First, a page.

It’s been said, “You never get a second chance to make a good first impression.”  In sales, you can triple the importance of making a positive first impression.  How you look and what you say creates a lasting first impression.

How do you get your prospects and customers to see you as a credible, trustworthy, and professional sales representative during your first sales call?

First, a quick story to help make the point.

Have you ever seen an ice sculptor at work?

Imagine this scene and setting.

Photo by Alexandre Mattos on

You’re going to a breakfast buffet on a cruise ship.  As you stand in line you notice a man with a white beret and chef’s apron hovering over two huge blocks of ice.  As you move forward through the mountains of food on the buffet line you see the sculptor chipping away at the ice.

You and your spouse find a table not too far away from the ice sculpture.

When he’s finished, you’re amazed to see what has been sculpted from the two large blocks of ice.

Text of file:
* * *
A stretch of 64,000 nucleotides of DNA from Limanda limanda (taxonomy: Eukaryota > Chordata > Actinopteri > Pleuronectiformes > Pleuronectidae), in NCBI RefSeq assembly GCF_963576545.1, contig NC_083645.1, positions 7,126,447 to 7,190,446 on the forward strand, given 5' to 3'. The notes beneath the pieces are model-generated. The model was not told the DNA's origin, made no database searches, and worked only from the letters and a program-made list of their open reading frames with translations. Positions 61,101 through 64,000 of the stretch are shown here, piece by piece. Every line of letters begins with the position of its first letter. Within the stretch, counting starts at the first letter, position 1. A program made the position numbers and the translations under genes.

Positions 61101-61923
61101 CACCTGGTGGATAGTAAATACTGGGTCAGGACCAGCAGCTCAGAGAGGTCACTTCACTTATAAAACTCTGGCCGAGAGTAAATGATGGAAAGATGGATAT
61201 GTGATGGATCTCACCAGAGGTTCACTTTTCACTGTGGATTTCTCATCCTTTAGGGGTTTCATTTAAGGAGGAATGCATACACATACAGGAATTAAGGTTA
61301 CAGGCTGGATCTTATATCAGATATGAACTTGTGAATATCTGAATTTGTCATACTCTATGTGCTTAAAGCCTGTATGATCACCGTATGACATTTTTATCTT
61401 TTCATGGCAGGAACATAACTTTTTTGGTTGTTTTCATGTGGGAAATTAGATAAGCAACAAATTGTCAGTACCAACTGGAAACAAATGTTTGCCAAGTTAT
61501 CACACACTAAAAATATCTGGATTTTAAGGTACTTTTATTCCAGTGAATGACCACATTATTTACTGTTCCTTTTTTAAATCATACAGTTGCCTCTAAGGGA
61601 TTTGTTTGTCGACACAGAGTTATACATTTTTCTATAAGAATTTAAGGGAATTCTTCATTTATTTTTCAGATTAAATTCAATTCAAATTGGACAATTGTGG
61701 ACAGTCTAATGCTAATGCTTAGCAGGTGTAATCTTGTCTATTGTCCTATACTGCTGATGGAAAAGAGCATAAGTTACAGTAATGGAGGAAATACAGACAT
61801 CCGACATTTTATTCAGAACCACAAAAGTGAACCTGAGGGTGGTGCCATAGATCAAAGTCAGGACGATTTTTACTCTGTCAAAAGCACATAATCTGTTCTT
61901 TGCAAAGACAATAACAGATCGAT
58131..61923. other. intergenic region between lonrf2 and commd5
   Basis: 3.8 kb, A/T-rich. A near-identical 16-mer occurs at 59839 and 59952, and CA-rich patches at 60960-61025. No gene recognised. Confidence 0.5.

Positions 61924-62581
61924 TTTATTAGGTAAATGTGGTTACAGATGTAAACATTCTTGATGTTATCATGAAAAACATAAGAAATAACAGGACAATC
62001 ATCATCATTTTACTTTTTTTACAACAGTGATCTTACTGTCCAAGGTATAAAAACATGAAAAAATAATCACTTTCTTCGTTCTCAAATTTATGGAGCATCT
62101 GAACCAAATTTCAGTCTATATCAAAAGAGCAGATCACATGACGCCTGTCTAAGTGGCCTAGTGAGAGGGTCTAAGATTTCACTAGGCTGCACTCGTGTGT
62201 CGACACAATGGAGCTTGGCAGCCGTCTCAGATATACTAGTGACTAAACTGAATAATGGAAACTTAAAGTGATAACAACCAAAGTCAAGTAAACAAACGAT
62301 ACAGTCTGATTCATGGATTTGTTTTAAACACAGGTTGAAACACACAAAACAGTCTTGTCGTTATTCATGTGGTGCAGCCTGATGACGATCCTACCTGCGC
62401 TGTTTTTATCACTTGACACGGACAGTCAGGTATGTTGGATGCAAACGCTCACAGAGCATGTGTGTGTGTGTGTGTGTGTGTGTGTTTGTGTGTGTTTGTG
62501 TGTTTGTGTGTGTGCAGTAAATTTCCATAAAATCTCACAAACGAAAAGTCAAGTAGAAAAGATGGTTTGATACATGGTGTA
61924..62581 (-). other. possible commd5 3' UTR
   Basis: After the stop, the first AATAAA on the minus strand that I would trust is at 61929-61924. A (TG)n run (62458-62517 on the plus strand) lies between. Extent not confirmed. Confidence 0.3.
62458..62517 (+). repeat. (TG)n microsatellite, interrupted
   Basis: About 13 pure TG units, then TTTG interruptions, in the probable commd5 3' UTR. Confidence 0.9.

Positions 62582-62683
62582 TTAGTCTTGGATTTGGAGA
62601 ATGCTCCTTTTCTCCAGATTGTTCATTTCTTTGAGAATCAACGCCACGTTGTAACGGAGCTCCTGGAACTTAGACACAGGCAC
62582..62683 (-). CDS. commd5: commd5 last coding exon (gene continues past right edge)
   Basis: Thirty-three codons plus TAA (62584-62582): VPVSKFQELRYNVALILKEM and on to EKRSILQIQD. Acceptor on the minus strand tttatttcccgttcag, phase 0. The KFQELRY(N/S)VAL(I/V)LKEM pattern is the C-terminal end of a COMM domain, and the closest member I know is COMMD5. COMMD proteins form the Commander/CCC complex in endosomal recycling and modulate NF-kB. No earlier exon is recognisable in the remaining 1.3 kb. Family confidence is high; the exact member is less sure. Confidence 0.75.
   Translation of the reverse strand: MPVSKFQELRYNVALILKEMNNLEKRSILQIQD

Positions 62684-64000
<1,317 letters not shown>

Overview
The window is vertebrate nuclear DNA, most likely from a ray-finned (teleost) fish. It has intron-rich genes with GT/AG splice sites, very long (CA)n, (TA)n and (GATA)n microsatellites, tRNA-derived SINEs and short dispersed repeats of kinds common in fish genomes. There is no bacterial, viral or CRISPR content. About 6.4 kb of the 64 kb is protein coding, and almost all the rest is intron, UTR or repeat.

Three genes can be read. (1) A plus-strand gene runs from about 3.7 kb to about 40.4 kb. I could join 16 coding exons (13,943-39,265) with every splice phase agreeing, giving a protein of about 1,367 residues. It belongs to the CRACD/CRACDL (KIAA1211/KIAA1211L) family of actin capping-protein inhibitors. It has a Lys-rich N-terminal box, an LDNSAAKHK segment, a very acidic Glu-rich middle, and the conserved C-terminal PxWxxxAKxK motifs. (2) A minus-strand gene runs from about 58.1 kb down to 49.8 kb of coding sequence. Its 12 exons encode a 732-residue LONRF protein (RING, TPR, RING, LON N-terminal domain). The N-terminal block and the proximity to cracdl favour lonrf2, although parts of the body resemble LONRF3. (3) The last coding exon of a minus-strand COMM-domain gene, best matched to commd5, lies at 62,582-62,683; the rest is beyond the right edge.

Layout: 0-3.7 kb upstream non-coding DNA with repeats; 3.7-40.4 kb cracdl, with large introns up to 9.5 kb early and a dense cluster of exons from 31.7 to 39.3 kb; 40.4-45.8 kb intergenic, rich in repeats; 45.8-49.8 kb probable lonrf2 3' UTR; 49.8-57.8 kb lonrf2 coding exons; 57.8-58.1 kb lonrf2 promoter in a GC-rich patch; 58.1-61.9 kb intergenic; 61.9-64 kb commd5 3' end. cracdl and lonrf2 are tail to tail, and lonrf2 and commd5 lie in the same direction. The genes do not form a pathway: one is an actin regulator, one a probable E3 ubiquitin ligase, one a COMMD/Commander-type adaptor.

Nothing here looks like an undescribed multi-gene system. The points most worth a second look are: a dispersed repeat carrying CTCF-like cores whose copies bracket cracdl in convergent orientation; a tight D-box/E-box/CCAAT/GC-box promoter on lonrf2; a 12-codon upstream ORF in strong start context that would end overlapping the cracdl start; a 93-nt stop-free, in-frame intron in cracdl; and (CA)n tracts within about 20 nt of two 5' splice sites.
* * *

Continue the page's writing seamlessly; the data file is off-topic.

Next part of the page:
It was a hippopotamus.

You couldn’t help but hear what someone asked as he approached the ice sculptor.

“That’s beautiful – how did you ever do that?”

The sculptor responded, “It was easy, I simply chipped away everything that didn’t look like a hippopotamus.”

Now back to the original question.  The answer is for you to chip away at everything that doesn’t make you credible, trustworthy, and professional.

For example:

Don’t begin your sales call the way your competitors do.

Don’t talk too much.

Don’t ask closed-ended sales questions.

Don’t say you can save them time and money.

Don’t show up without written sales call objectives.

Don’t lower your price without asking for something in return.

Don’t ask, “How soon do you need it?”

Don’t keep blabbering until your prospect gets fidgety and says, “Your time is up.”

Don’t forget to send a handwritten thank you note.

To sum it up to you should avoid doing what your competition is doing.

First impressions are precious!

You can make your first impression, with all new sales prospects and customers, count by being better and different.

If you want to project that you’re credible, trustworthy, and professional you have to act the part and play the role.

You have to look good and sound good – and that’s a simple truth!

Author Jim Meisenheimer

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